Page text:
Participants in Castlegar's Onam festival created a beautiful floral display.

Students bring a bit of India to Castlegar by celebrating the festival of Onam

A group of Selkirk College students from India arranged a celebration of the festival of Onam last week.

A group of Selkirk College students from India arranged a celebration of the festival of Onam last week. About 50 people, including students, faculty and families, some from as far as Nelson, gathered to celebrate the harvest festival that has its roots in the province of Kerala, India.

Onam commemorates the homecoming of King Mahabali. The festival is unique in that it is state festival celebrated by all religions and castes. It is believed that King Mahabali is so attached to his kingdom, that he returns from the nether world once a year to see his people. Mahabali was known for his generous rule and the people show their appreciation by decorating with carpet style floral arrangements, called Pookalam, and wearing new clothes in order to show him that prosperity and happiness are alive in his kingdom.

The festival is so dear to the heart of people from Kerala that it is celebrated all around the world wherever they currently reside.

The local celebration included a feast, which was provided potluck style. The food was so abundant that after the event was over organizers shared the leftovers with residents of the college dorms.

Organizer Jijith Haridas, like many of the other international students at Selkirk, is from the province of Kerala. Haradas acknowledged that missing home can be a problem for the students. “That is one of the key reasons why I decided to throw this festival,” he said. “So the people that are so far from home can feel a little bit comfortable and happy celebrating something that is close to them.” Another reason for the festival was “to tell the Canadian friends, students and faculty that came to the festival — to help them get an understanding of the cultural background and have a cultural exchange with the people of Canada,” explained Haradas.

One example of that cultural exchange is that the drawing for the traditional Pookalam flower carpet was done by a Canadian, but the arranging of the flowers was done by Indians.

Haridas was very pleased with how the event turned out. “Everyone got to know more and was happy to understand some of the background of the country where many students come from — it was a real international exchange,” he said.

Just Posted

Drug use a problem at Trail hockey games, warn RCMP

Police recommend changes to Trail Memorial Centre washrooms

Castlegar, Grand Forks areas to see cleaner winter roads under new contract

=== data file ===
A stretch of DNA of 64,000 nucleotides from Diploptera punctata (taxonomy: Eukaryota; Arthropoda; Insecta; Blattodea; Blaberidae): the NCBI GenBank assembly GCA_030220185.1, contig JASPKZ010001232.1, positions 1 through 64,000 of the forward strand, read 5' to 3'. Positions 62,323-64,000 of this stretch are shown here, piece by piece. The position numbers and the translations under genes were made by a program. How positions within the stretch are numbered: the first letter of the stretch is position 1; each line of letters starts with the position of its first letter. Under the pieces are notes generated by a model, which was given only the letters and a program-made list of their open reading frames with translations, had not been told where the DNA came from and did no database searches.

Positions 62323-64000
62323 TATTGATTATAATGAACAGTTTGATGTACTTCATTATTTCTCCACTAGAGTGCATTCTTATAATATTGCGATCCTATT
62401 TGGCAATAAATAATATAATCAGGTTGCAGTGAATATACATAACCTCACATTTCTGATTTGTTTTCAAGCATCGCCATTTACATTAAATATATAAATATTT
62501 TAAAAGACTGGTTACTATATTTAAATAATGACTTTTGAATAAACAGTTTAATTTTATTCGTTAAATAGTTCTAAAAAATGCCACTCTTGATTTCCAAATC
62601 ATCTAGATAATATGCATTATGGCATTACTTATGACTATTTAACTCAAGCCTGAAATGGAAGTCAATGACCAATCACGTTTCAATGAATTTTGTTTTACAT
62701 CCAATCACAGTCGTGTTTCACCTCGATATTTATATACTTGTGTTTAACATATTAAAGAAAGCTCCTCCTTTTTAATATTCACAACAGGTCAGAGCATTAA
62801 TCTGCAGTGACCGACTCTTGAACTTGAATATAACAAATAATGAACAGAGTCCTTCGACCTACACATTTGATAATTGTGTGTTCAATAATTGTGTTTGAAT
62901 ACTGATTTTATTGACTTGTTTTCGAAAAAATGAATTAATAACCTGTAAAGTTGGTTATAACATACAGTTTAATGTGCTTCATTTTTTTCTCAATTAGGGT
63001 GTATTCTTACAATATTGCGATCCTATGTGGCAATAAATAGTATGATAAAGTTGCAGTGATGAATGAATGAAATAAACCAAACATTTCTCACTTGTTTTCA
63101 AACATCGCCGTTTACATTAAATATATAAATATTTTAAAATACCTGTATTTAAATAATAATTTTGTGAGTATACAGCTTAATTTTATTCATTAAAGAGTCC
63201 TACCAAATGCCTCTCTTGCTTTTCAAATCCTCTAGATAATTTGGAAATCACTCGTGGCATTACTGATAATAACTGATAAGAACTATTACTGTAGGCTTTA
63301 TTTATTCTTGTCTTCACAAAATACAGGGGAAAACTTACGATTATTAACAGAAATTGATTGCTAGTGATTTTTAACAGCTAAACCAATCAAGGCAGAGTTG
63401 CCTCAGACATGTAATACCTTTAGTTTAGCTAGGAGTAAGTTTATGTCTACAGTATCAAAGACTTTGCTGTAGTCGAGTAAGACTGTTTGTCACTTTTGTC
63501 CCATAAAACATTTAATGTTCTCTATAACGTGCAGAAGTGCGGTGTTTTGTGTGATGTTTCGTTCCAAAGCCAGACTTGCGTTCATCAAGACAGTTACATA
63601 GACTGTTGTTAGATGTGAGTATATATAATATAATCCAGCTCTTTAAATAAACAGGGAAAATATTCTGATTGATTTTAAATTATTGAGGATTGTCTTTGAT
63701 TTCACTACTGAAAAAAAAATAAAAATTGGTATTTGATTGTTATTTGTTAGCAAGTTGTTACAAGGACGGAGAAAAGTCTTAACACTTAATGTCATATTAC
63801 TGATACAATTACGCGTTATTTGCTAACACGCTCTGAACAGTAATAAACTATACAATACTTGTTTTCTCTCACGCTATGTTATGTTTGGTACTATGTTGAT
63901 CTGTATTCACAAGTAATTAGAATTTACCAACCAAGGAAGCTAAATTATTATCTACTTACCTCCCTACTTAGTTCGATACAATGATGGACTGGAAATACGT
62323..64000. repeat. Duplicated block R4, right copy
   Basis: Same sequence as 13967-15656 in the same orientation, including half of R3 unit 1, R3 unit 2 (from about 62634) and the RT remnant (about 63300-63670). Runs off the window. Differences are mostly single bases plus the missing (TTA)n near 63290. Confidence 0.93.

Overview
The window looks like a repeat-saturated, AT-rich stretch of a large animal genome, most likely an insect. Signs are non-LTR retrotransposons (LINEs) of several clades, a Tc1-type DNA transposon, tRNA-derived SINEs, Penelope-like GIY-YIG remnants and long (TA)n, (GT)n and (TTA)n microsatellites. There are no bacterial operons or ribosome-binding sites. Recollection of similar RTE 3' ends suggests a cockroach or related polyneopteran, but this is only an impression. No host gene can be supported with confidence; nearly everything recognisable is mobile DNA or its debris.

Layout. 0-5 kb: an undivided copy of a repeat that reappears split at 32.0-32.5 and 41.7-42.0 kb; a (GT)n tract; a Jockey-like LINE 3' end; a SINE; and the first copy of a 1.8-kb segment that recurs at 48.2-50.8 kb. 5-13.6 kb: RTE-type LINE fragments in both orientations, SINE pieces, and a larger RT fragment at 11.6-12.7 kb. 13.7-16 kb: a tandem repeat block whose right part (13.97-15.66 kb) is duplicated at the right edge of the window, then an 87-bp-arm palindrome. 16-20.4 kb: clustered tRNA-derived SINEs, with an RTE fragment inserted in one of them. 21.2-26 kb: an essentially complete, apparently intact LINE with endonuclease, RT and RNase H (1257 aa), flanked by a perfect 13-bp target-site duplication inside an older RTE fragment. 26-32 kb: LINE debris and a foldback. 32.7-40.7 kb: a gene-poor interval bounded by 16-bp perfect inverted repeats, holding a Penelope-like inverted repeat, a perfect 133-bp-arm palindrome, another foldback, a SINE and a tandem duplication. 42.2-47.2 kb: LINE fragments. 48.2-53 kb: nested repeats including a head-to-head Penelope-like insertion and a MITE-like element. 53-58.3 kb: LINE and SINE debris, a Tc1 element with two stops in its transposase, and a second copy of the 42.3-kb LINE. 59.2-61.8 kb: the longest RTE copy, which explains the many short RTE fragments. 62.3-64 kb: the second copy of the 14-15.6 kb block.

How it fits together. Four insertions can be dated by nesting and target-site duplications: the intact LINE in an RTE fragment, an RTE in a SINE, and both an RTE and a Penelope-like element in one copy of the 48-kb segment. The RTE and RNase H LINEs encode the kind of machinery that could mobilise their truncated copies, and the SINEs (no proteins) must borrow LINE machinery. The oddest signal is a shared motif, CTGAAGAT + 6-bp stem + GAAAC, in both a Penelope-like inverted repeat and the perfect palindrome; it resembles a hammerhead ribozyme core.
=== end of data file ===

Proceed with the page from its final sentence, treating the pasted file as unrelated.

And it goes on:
YRB set to take over 10-year maintenance contract on Monday

Castlegar walk raises thousands for local Alzheimer’s support

Castle Wood Village fundraiser shows astounding support in community, organizers say

IRM reports small sulphuric acid leak at Waneta reload

IRM states a small volume of less than one cup and three dime-sized drips were leaked from carrier

VIDEO: SPCA ushers in new era with Castlegar facility

$2.69-million project had ribbon cutting on Friday

VIDEO: SPCA ushers in new era with Castlegar facility

$2.69-million project had ribbon cutting on Friday

Rattie scores 3 as Oilers blank Canucks 6-0

Vancouver slips to 1-5 in exhibition play

Veterans Affairs ordered to take second look before supporting vets’ relatives

Liberal government ordered officials to adopt a more critical eye

Dead B.C. motorcyclist was member of group that raced down mountain road

Some group members record their rides on Strathcona Parkway and post times to page

Indigenous athletes in spotlight at BC Sports Hall of Fame

New gallery to feature Carey Price, Kaila Mussel and Richard Peter

B.C. couple who went missing on flight from Edmonton named by family

Family released a statement Wednesday saying they’re still intent on finding the two-seater plane

VIDEO: A close look at what you were breathing during the B.C. wildfire season

Electron microscope images show soot and tar particles generated by worst B.C. fire season

B.C. woman donates $250,000 to ovarian cancer research for friends

Two of Patty Pitts’s friends passed away from the disease within a year

B.C. could provide clues as to how New Brunswick electoral results shake out

Premier Christy Clark faced a strikingly similar scenario following the province’s 2017 election

Most Read